Monday, June 27, 2011

Review: A Game of Thrones by George R.R. Martin

A Game of Thrones(A Song of Ice and Fire #1)
by George R. R. Martin

Published: 1996

Synopsis (via Goodreads): Long ago, in a time forgotten, a preternatural event threw the seasons out of balance. The cold is returning, and in the frozen wastes to the north of Winterfell, sinister forces are massing beyond the kingdom's protective wall. To the south, the King's powers are failing, and his enemies are emerging from the shadows of the throne. At the center of the conflict lie the Starks of Winterfell, a family as harsh and unyielding as the frozen land they were born to. Now Lord Eddard Stark is reluctantly summoned to serve as the King's new Hand, an appointment that threatens to sunder not only his family but also the kingdom itself.

I think you'd have to be living under a pretty big rock to not have heard about the HBO adaptation of George R.R. Martin's fantasy series, because the waves have been felt so hard here in Brisbane, Australia (where it 'legally' isn't available for viewing yet)  that all the bookstores have sold out of the first couple of books in the series, and the libraries have waiting lists that roll out the door. I enjoy fantasy, but I hadn't heard of this series before it began flooding the internet pre-season one and thanks to the absolute awesomeness of the series I couldn't help but read the book that inspired it all.

As with many fantasy books A Game of Thrones is set in a world that is both like ours (historically speaking) and completely unlike ours. While dragons, 'white walkers,' direwolves and spell-forged steel is a natural and accepted aspect of life for those living in the Seven Kingdoms of Westeros (except the dragons are now long extinct) it isn't the focus of the tale. Instead we witness how something as simple as the request by a king (and long time friend) asks a northern lord to be his Hand (an advisor of sorts) can cause not only a family, but an entire kingdom to unravel.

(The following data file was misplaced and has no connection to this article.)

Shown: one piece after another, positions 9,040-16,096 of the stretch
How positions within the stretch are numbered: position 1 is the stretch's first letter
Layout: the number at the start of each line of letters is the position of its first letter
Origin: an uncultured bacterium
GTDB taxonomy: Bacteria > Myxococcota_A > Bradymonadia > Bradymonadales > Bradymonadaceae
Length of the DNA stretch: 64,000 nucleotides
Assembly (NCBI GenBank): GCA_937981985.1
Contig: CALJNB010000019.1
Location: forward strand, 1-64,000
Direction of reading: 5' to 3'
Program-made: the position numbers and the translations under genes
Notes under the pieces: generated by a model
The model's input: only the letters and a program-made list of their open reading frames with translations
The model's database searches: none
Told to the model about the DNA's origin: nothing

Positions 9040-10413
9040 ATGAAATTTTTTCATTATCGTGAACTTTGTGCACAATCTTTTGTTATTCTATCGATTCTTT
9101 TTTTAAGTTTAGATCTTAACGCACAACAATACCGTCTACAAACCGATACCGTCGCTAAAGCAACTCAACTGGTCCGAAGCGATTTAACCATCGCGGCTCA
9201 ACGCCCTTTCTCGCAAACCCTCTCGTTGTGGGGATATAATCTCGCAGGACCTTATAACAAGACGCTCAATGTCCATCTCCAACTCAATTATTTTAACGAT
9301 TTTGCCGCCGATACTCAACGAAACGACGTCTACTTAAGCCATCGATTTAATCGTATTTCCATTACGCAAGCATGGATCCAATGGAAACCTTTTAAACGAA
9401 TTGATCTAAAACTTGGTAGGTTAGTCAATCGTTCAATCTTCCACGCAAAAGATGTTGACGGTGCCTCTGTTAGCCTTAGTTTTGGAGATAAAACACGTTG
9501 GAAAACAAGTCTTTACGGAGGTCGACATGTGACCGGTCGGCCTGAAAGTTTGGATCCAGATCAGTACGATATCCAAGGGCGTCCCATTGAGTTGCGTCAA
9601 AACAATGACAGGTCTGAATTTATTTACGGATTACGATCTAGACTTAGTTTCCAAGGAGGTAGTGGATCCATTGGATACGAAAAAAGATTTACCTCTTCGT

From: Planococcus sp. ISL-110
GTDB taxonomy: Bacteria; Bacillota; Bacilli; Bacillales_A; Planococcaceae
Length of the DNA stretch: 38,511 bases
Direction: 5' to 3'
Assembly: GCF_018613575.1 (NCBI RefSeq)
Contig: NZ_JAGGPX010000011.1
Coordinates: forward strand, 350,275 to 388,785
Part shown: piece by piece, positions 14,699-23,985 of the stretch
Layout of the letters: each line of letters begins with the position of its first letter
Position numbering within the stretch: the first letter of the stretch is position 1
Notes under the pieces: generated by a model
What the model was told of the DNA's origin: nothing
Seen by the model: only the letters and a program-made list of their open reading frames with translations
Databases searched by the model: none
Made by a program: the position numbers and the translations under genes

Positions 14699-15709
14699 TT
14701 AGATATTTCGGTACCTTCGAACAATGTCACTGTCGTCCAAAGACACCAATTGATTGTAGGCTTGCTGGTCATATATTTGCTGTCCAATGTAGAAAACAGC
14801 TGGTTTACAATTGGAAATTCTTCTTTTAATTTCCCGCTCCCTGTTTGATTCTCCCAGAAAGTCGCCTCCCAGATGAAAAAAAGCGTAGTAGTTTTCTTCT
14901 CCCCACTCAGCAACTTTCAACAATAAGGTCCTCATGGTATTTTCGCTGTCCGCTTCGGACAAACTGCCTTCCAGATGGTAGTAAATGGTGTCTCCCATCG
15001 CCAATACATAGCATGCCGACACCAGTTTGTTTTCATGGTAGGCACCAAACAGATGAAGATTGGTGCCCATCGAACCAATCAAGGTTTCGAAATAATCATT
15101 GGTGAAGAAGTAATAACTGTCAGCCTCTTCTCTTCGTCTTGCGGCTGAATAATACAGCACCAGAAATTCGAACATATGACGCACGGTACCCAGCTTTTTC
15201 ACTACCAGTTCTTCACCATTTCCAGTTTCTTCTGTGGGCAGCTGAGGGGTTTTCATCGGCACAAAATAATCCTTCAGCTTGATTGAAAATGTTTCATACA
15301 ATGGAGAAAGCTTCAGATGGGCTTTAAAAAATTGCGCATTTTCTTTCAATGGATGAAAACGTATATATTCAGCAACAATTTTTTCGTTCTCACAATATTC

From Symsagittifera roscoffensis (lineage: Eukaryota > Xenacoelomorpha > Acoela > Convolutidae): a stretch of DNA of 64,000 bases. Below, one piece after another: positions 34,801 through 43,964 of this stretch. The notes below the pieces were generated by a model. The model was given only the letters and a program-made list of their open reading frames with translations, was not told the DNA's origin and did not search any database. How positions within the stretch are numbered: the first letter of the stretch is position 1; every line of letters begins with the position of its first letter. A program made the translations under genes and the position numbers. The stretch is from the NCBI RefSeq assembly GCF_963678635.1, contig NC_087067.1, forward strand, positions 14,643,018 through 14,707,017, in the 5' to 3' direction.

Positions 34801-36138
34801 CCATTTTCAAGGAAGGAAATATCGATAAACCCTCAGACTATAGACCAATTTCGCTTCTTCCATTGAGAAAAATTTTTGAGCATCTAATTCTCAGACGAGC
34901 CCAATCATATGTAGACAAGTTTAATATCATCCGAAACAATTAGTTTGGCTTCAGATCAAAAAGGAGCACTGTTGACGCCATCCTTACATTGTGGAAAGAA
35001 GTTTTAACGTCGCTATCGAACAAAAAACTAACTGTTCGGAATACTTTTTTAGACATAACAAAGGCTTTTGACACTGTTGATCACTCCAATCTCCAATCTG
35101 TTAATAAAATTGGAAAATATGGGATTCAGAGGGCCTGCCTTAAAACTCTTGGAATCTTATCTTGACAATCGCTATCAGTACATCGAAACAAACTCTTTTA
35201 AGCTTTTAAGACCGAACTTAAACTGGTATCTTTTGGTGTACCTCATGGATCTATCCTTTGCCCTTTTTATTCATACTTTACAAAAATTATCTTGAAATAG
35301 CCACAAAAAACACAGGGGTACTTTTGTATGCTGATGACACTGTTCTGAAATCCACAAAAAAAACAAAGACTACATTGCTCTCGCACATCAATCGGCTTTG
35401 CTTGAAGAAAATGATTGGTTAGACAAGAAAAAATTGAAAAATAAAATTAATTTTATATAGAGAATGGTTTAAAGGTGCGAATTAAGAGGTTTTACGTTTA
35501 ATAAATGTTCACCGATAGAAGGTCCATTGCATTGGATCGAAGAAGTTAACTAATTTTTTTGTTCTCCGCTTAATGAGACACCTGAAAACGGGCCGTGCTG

At least that's what King Robert's demands that Lord Eddard (Ned) Stark journey south to King's Landing initiates. Factor into that a queen's secret that she's desperate to remain so, family rivalry, bastards, a drunk for a king, the previously deposed king's heir coming of age and marrying, the threat that 'winter' and the white walkers (wights) are coming, insanity, distrust, watching eyes and the attempted murder (twice) of a boy who knows too much and you can gleam a bit of understanding as to why the story isn't all sunshine and rainbows.

The story is split into chapters that focus on several of the lead characters, Ned, his wife Catelyn, his 9 year old daughter Arya, his 12 year old daughter Sansa, his 7 year old son Bran, his 14 year old bastard son Jon, the queen's dwarf brother Tyrion and the deposed 'Mad King's' daughter, Daenerys. I found this multi-focus narration to ultimately be an interesting and beneficial way of structuring a story that spans hundreds of miles and countless sub-plots. It is rare for all the narrators to be in the one location, so this style allows you to catch glimpses of the different people, places, customs and loyalties found across the land. Unlike some fantasy novels I've read which spend the first 50 or so pages setting the scene and describing the history, in A Game of Thrones you launch straight into it and learn about the fantasy realm as it is necessary.  This quickens the pace without sacrificing character or setting development and also adds an air of mystery which is quite important in this tale of lies, deceits and double-agents.